I hit 30 and thought nothing of it at all. I had just had my first child and was busy caring for this new human I had brought into the world. 35 was also a bit of a haze. By then I had two little girls and had just moved into a new home; suburbia and all its trappings lulled me into a slumber of complacency. Soon there were preschools to check into, dance classes to go to, bake sales to provide for, soccer games to cheer. I did what the rest of my tribe did, but always felt this sense that something was missing. That I was not living up to my potential. There was something MORE out there. I just could not put my finger on it. I realize now, I was starting to become invisible. I cut off the long blonde hair that had always been my calling card (hello hair flip, the siren song that got me many, many free drinks and more than one lover) and settled in. Ugh.
40 crept up on me; stealthy and quiet. Suddenly, I was the same age my mom was when she became a grandmother. That was jarring. Granted, she had been a very young mom herself and my sister was also a young mom at the time. So here I was… 40, two kids, one husband, one cat, a solid career in client service, circles of friends that I enjoyed spending time with. But I felt bitter. I was startled to wake up one day and realize that I was the same age my mom had been the day I got married. But in my heart of hearts, I was still 23.
Had I missed something? Social media did not help. I remind myself daily that social media is nothing more than another person’s highlight reel. My Facebook was full of check-ins and pics of fun things, but it felt a bit like a sham; something I was just doing to impress other people. Step one, get off the book of the faces so much. What was fun to join in 2007 as a way to connect with old college and high school friends (and one or two former flames) quickly became a monkey on my back. I’m only still present there as a way to organize events like class reunions.
Years ago, when interviewing to be a resident assistant in college, the interviewer asked what one word I would use to describe myself. It was a group interview and the other two people used trite responses like “caring” and “dedicated.” I went balls out and said the first thing that came to mind. LOUD. Apparently that was not a CLM (career limiting move) because I got the job and had one of my best years ever in college.
As I started to slide down the other side of the mountain of life, I realized that LOUD is and always was a huge part of my personality and I will not apologize for it. I will laugh at the jokes. I will tell the jokes. I will be the center of attention. I will speak my mind. I will be passionate. I will be sexy. I will choose how I want to live and love and do both things without apology.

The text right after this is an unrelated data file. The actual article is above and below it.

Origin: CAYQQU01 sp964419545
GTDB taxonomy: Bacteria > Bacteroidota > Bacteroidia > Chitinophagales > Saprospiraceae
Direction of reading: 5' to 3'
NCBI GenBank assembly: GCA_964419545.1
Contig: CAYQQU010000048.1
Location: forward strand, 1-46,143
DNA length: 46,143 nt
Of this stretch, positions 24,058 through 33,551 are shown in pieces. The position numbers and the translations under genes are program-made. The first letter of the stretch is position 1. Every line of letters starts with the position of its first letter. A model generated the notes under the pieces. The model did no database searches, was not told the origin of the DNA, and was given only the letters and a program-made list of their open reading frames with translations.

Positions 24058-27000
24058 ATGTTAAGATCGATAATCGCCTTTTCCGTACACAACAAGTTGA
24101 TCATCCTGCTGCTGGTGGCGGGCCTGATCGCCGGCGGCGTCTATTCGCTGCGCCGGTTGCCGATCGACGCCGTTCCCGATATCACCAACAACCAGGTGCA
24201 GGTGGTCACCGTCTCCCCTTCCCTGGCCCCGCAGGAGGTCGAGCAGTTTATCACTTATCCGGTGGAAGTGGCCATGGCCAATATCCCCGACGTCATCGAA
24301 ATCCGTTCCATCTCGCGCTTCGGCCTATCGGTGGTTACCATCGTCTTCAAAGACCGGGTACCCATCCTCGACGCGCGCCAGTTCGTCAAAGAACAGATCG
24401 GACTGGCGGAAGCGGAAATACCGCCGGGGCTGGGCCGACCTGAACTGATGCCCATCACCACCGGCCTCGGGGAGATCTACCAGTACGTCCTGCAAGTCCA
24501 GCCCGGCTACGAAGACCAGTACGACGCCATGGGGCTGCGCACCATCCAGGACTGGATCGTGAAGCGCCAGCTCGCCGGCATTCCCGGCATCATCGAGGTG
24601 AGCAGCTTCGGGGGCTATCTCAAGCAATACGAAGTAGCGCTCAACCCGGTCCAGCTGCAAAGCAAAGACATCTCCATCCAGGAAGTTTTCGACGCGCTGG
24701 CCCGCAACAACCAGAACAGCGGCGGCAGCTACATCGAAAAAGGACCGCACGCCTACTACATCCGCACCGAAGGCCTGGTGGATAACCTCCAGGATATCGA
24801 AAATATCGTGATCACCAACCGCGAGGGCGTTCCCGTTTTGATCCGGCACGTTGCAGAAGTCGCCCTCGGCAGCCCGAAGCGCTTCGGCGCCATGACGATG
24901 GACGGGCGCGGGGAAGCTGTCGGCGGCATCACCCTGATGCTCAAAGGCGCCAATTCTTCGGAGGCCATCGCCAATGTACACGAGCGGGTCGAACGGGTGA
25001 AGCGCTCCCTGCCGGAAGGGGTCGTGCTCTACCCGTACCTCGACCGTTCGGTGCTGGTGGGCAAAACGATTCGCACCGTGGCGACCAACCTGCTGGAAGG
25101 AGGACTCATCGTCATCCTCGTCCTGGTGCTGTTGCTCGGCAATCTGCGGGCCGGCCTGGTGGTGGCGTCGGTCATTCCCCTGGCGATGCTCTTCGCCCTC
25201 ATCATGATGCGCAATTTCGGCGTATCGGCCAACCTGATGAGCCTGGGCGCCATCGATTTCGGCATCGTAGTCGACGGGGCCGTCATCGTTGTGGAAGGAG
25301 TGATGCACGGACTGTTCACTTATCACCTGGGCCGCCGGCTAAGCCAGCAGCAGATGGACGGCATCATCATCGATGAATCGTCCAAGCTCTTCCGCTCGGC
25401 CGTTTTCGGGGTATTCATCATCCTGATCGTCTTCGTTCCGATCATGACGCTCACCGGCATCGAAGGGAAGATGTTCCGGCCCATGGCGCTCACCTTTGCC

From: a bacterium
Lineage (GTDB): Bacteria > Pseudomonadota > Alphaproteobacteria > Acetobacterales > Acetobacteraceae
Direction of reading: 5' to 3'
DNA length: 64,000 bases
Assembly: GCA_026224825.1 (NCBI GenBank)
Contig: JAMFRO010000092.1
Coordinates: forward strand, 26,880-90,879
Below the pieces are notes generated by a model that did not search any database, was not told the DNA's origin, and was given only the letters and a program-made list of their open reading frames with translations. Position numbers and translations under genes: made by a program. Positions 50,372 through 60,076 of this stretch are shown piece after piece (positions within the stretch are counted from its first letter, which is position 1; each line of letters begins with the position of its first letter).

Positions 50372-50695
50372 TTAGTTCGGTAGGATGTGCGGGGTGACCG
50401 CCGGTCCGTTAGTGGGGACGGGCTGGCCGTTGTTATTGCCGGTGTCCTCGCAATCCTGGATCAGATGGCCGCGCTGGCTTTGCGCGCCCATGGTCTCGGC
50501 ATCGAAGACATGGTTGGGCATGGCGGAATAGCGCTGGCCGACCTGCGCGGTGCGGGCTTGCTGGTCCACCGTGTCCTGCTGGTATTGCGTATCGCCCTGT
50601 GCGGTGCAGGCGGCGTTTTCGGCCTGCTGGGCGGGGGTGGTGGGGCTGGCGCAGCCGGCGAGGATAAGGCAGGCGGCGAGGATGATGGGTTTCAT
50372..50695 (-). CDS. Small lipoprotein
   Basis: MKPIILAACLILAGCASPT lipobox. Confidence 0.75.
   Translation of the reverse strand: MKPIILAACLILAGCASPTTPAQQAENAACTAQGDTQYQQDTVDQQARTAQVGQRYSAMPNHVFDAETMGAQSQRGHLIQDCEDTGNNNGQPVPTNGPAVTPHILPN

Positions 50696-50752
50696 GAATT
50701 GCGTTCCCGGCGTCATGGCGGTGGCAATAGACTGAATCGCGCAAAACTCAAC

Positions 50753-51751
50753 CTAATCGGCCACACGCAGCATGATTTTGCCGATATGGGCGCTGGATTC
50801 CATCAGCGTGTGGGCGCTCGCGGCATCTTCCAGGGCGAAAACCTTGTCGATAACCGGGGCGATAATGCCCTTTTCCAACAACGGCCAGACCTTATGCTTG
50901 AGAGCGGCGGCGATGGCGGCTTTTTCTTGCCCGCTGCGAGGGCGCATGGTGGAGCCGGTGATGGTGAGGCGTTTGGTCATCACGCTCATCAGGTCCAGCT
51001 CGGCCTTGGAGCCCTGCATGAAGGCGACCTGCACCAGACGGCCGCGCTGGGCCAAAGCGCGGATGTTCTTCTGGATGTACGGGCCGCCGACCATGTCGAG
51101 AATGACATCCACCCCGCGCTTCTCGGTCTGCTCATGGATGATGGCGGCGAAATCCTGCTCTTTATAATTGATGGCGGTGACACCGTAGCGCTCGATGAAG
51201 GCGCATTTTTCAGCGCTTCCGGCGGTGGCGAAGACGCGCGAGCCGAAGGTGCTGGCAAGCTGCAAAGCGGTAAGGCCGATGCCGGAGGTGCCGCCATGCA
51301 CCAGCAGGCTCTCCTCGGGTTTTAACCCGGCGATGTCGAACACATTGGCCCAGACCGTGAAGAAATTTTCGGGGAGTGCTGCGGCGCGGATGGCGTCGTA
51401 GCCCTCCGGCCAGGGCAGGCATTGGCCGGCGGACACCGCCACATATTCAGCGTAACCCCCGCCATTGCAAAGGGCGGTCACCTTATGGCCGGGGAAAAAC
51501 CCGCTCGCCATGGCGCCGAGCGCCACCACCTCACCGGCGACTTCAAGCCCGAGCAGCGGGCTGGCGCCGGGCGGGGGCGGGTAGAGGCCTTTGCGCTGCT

I see and hear from many peers who think their lot in life after 40 is to become invisible. I say fuck that shit. Hell, a recent CBS News graphic left Generation X off entirely. I cannot speak to the plight of Gen-X males (though I am working on a blog post about them after a few conversations have led me to believe that some of them feel the same way), but we Gen-X women need to fight this urge and remind the planet that we are still here, spending money, raising hell and will not be silenced. Well, at least not this over-40 hottie.
Yeah, I said it, hottie. In my quest to resist becoming invisible, I gained another piece of me back. Sure, I’m a mom. I’m not anywhere near my goal weight. I have a few more laugh lines. I may not be the prettiest or the thinnest woman in the room, but I will be the woman who gets noticed. By both sexes. Because I will not be contained. I will laugh. I will tell a joke or ten. I will be confident. I will be sexy. I will be fun. I will be LOUD.
I do see the tide turning a bit; this morning I saw an ad for lingerie geared to women over 50. So hooray; there may be hope after all! We are not all invisible! But the number of ads directed to my ladies that have to deal with vaginal dryness, lines and wrinkles, sun damage, getting spotless dishes, and “supporting” undergarments (AKA Spanx) far outweigh the former marketing. Don’t get me wrong, I do love my Spanx. In the immortal words of Truvy Jones, “I haven’t left the house without Lycra on these thighs since I was fourteen.” In other words, I was raised RIGHT. If you don’t know who Truvy Jones is, you’re dead to me.
Kidding. Just Google it.
This is the launch of something brand new. No topic is off limits. There will be no clutching of pearls. You can judge me all you like, but do not expect me to respond to your judgements. There will be humor and plenty of sarcasm.
Above all, there will be FUN. So buckle up bitches. It’s going to be a hell of a ride.